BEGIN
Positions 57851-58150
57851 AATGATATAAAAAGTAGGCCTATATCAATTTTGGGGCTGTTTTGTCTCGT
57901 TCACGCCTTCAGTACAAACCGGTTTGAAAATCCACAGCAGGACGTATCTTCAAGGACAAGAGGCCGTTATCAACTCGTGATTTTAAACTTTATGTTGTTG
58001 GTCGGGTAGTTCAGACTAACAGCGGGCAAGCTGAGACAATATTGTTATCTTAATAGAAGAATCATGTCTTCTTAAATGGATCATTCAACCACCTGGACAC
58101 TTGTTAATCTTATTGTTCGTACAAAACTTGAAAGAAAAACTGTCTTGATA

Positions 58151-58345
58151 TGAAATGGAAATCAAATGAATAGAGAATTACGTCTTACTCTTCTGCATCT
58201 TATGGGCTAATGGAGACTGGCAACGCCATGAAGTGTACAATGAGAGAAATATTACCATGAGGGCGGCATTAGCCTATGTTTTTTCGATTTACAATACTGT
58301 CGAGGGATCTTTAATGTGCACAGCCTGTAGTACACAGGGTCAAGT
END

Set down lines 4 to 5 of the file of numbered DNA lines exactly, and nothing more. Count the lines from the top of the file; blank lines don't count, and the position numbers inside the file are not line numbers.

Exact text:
58001 GTCGGGTAGTTCAGACTAACAGCGGGCAAGCTGAGACAATATTGTTATCTTAATAGAAGAATCATGTCTTCTTAAATGGATCATTCAACCACCTGGACAC
58101 TTGTTAATCTTATTGTTCGTACAAAACTTGAAAGAAAAACTGTCTTGATA